Week 2 Blog Post

There are a lot of rituals of transition that we experience through our lives, and while some may be more influential than others, there are some that I think are the more important to those living in the United States. Puberty, getting a driver’s license, graduating from high school, getting into college/a technical program, turning 21, graduating college/entering the work force getting married, buying a house, having kids, and retiring are the ones that strike me as most important. A lot of these transitions happen early in our lives, mostly by the time we turn 30 (give or take, depending on the person and their lifestyle) and then we just float along until retirement or having grandkids. I think most of them are celebrated generally well, besides puberty. Puberty is often pushed under the rug and only talked about at certain times with certain people, when it really should be celebrated just as prominently as the others!

In hindsight, I feel like I’ve gone through quite a few rituals of transition myself but didn’t think much of them in the moment or didn’t get too excited. When I was younger and going through puberty I don’t ever remember being embarrassed by it. I’ve always been very lucky in my life to have a lot of strong female presences and I’d probably give them the credit for my comfortability. I did start to develop earlier than most girls I went to school with, but I have always been taught to embrace my body and love every part of it! Looking back, I think I had a better experience than most. Another ritual of transition influenced me very strongly was getting my driver’s license when I turned 16. I know this one isn’t necessarily a “ritual”, but it definitely has transitional impacts. I remember the feeling of freedom and independence when I was able to transport myself to and from places without depending on a parent. This was relieving more than anything for me, because through most of my life I have been pretty independent. Getting a driver’s license is a start to independence for a lot of teens in this way. The ritual of transitioning from college student to college graduate and taking the steps to get married, buy a house, and have kids is where I think I will have the most excitement and enthusiasm, even though it’s intimidating right now. I know that in the big picture they are all good in nature and will be fun, but it kind of stresses me out to know that sooner, rather than later, I’m going to have to take another very big leap in life and just adjust through the process.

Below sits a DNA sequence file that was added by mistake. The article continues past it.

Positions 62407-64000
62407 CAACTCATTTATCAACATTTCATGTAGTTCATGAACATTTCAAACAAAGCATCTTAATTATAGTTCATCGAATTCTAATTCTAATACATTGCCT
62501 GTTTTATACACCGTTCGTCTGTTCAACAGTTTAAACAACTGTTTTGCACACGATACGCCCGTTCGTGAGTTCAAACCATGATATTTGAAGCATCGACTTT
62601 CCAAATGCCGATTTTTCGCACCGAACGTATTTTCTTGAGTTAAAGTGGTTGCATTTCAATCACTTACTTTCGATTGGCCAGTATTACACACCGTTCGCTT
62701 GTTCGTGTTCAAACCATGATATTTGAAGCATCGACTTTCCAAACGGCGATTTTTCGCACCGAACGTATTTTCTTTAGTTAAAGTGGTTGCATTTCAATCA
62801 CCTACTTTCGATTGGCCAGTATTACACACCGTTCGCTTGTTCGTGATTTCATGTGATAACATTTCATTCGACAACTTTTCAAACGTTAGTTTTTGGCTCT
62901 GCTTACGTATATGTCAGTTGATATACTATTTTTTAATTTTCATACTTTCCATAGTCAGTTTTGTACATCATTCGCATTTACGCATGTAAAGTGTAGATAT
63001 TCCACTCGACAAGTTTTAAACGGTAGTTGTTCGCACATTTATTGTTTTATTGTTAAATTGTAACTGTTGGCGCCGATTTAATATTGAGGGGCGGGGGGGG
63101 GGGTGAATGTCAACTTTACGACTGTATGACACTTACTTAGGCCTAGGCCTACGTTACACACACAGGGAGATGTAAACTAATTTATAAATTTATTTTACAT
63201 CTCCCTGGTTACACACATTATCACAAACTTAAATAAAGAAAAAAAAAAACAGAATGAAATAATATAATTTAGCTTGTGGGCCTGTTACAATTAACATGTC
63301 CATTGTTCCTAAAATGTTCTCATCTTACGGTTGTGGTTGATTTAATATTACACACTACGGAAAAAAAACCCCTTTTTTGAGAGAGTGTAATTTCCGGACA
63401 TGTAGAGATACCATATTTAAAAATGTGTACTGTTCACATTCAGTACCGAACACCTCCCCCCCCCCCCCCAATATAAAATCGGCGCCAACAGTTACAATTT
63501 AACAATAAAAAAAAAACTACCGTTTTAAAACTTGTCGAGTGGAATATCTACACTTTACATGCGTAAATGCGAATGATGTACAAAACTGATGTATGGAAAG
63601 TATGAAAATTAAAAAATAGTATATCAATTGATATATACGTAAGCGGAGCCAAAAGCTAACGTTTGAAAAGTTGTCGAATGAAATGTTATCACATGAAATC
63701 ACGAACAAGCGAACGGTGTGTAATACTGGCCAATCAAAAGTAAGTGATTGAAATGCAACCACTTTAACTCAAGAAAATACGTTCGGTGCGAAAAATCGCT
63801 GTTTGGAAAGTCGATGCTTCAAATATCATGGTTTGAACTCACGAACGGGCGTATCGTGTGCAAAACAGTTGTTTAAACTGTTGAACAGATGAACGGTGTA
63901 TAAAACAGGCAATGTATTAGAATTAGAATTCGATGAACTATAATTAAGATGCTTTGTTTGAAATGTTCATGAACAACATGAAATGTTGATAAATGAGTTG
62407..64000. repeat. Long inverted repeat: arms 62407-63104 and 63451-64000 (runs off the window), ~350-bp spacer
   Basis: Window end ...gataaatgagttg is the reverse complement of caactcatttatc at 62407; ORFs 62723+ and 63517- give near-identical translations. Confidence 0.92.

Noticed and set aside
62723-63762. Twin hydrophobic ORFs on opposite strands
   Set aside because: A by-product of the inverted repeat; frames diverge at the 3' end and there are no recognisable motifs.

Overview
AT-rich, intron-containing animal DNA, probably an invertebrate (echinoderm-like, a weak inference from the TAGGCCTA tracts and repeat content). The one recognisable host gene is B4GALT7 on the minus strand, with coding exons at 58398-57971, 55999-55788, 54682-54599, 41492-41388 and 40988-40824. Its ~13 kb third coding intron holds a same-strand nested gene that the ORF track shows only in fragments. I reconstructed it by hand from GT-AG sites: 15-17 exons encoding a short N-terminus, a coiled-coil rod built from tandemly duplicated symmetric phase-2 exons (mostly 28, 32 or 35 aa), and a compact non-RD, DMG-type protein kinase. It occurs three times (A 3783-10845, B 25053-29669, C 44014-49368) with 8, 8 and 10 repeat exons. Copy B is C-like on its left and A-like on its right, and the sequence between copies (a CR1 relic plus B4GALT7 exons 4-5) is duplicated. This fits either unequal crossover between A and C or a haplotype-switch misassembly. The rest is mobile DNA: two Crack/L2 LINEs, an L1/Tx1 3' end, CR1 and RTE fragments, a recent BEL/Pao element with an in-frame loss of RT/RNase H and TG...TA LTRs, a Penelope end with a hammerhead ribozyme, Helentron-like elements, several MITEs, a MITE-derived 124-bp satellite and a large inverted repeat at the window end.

Up to this point in my college experience I have felt some sense of belonging-liminality-belonging, but not entirely. My first year at MSU I lived in the dorms, still went home at least once a month, and had few responsibilities other than school and working maybe once a week. I was very much still in the end stages of the first belonging and beginning of liminality because I was trying to transition and find where I fit here at a university while still depending on my mom for things. Now, going into my 4th year, I am very much leaning toward the end of the second belonging and think I kind of missed sitting in the liminality stage for too long. I am 100% responsible for all of my bills, rent, food, gas, and “fun” money. I work part-time while going to school full-time, and I have continuously become more and more independent than I was before. I think I am starting to really blend into the adult world and understand what it means to be more of an individual, rather than a reliant college student. Some implicit messages that I have seen while in college about how a student should behave are that women shouldn’t be “too promiscuous” or party too much, because they’ll get a label of being easy or other disrespectful slurs, women who don’t party are “stuck up” or “boring”, and that men should always display their top dominance and masculinity. Some explicit messages that I have seen while in college about how a student should behave are that women should always act with a defensive attitude to ward off male predators, women who aren’t immediately friendly or talkative are “rude”, “mean”, or “smug”, and that women and men, both, should be spending every waking second applying themselves to their education, internships, jobs, and while staying socially, financially, emotionally, and physically fit.

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